• If approved, HB 119 would be the first sports betting bill with an integrity fee attached.
  • HB 119 would implement a 1.1% tax on the handle.
  • The state also has two Senate sports betting bills moving through the legislature.

JEFFERSON CITY, Mo. – Missouri sports betting efforts continued in the statehouse on Monday, as the House’s General Laws Committee approved HB119, a measure to establish sports wagering provisions.

Committee Chair, Representative Dean Plocher (D- St. Louis), explained how the committee took testimony into account that was offered from the professional leagues and the casinos.

“It does a few things that will probably annoy everybody. [But it] offers an avenue for sports gaming to be competitive in the United States.”

Plocher continued on stating that modifications to the bill still need to be made after continued discussions.

The Bill As It Stands

Filed by Representative Cody Smith (R- Carthage), HB 119 would permit sports wagering for those 21 and older on riverboat casinos, through both in person transactions and online wagering. However, the bill specifies that online wagering must be done on casino grounds only.

Licensees would be required to pay an application fee of $10,000 to offer sports wagering and another $5,000 every year to keep the license current.

The adjusted gross receipts of the sportsbooks would be taxed at 6.25%, which would be given to the Gaming Proceeds for Education Fund.

There would also be a prohibition on collegiate prop bet wagering or any wager on individual performances of a collegiate athlete.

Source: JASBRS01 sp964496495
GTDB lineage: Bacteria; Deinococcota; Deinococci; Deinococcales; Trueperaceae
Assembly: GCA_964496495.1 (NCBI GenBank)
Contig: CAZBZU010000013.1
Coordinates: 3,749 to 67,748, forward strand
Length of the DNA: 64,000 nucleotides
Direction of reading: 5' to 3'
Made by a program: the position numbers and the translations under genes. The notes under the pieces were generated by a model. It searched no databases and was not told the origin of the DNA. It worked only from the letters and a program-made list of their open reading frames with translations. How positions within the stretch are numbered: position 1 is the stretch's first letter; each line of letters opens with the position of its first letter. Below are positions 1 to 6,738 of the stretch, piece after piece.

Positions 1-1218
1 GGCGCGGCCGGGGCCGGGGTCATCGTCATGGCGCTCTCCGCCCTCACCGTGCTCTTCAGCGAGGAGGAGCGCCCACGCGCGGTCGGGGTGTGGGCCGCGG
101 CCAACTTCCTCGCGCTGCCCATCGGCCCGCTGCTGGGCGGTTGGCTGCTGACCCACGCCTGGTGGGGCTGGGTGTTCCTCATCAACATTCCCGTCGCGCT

But here is where it differs from legislation elsewhere around the country. The bill states that 0.6% of their handle, or the total money received from wagers, would be dedicated to a fund supporting the local stadiums’ renovations and construction plans.

We have seen books around the country lose money in certain months, such as February due to Super Bowl Sunday, which would make a tax on the handle nearly impossible to stay current with. Also, the stadiums are privately owned – a topic that has garnered much debate about funding options and costs around the country.

The bill also sets aside a tax on the handle to be given to the professional sports leagues and another tax on the handle to be given to the NCAA. At 0.25% for each, the total tax on the handle would reach 1.1%.

No other state with legal sports betting has accumulated a tax on the handle this high. Missouri would also be the first state to provide an integrity fee – or royalty tax – to the sports leagues.

This bill has much discussion still to be had before it is approved by the House, sent to the Senate for discussion, and possibly onto Governor Mike Parson’s desk for the final approval.

Also moving in the Missouri legislature, are sports betting bills SB44 and SB222. They were slated to be perfected on Monday and are expected to be voted on in the Senate chambers within the next two weeks.

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